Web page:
This week, we’re learning how to be more present with meditation teacher Sharon Salzberg. Hear her talk with Alice and Melissa about the ways the pandemic has highlighted just how interconnected we are, and what we can do to find a little stability in the uncertainty. Sharon is the New York Times bestselling author of “Real Happiness,” “Lovingkindness,” and “Real Love: The Art of Mindful Connection.” Her newest book, “Real Change: Mindfulness to Heal Ourselves and the World,” comes out in September.
We also had Sharon on the show back in 2017 for an episode called How to Find Real Love, which we highly recommend checking out as well!
Highlights from this week’s episode
From the Sharon Salzberg Interview
On how meditation can serve to remind us of how interconnected we are:
[F]irst of all it’s a great irony in terms of meditation because it looks like the most solitary activity in the universe. Like you’re just sitting there. You know maybe with your eyes closed. But it serves to connect you to a wider sense of life and others. And even apart from the meditation, it’s so crucial in physical isolation to remember that we are all connected. And I’ve seen, you know, with friends, for example, just tremendous resilience or in upliftment when they’ve been able to help somebody else. And the help may not be extraordinary. But it’s it’s some way of making contact. A friend in New York told me that she never knew the names of a single one of her neighbours. And now everyone has exchanged phone numbers in case they need help. And I know so many stories like that. What seemed like little things, but really bring us to, to another place of energy and ability to go on.
On how building the ability to be present and take account of what you do and don’t know can help keep us from spiraling:
I’m actually more afraid when they think I do know and it’s going be really bad. And it’s all the stories I spin that really get me going. And even in the midst of that, if I remind myself, “You know what? You don’t know.” I feel some space. I feel relief. And that’s the kind of thing where, you know, obviously we need to plan intelligently to the degree that we can or we need to respond to the moment that takes an action to the future…But the ways we ruminate and we just make these anxious projections. “It’s going to be so terrible, I’m never going to get back to New York, in this way and that way…” That is just adding a burden to ourselves. And so I treasure those skills that I’ve been cultivating, like, wait a minute, you don’t have to go there. And in the nicest possible way, speaking to yourself, saying, “it’s all right, I can let go of that. Let me come back to what is.”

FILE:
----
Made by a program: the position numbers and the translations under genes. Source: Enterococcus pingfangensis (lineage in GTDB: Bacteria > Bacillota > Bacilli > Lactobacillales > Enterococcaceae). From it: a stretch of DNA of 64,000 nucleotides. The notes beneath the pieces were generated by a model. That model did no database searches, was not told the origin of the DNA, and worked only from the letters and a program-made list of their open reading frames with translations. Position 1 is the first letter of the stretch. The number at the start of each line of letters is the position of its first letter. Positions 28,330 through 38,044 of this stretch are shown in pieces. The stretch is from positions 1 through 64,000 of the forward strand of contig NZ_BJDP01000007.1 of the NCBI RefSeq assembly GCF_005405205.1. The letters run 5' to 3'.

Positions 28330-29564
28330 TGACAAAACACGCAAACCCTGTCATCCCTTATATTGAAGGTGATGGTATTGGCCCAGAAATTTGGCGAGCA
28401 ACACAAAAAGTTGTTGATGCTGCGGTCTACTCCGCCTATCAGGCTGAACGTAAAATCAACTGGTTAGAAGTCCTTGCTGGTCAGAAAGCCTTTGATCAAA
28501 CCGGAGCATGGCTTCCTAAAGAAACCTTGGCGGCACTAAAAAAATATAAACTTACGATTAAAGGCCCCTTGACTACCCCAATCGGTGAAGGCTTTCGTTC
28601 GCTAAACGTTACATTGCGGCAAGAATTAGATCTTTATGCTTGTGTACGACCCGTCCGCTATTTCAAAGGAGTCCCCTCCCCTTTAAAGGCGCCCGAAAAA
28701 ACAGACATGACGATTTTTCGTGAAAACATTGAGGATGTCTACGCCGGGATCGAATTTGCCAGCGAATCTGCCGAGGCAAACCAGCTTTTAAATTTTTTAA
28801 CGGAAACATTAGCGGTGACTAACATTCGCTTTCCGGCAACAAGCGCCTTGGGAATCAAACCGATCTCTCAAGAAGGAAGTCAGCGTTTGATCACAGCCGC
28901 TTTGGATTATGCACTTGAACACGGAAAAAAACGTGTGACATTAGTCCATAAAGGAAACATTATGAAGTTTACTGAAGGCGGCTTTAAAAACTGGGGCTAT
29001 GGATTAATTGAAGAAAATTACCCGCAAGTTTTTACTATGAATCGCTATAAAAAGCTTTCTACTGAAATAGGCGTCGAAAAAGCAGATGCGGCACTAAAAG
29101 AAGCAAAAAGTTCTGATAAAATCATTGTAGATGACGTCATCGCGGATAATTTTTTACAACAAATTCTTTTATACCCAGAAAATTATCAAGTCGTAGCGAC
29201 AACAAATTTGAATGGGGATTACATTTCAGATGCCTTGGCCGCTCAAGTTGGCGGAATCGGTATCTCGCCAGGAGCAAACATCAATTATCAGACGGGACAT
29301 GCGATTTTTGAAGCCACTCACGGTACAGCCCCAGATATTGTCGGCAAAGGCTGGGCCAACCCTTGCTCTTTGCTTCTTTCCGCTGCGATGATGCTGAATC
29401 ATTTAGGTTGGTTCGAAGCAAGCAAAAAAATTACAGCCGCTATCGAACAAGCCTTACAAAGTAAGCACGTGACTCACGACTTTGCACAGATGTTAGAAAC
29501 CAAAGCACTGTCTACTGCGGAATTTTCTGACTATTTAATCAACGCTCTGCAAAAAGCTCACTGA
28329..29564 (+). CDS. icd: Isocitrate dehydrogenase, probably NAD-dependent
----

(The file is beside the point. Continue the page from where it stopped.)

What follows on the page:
On grappling with anger:
I would never want anyone to discount the kind of importance of the anger in a way. What we don’t want is anger is a kind of chronic state or so overpowering or so overwhelming that it becomes the motivation for how we act, what we speak, what we do. And the reason I say that is for a number of reasons. You know, in the Buddhist psychology, they say anger is like a forest fire which can burn up its own support. It can destroy us in the end. And yet it’s got a kind of energy that, you know, it’s not passive, it’s not complacent. It can draw a boundary. It can name what’s wrong. And sometimes I think we know that in a meeting or something like that, it’s the angriest person in the room that’s pointing out the uncomfortable truth that no one else wants to look at and maybe studiously avoiding, you know. So there’s a strength there. And what we want to do is have that strength and sense of purpose and boundary, but not be governed by it.
Hear more of Sharon’s wisdom and words of advice for the present moment by listening to the full episode.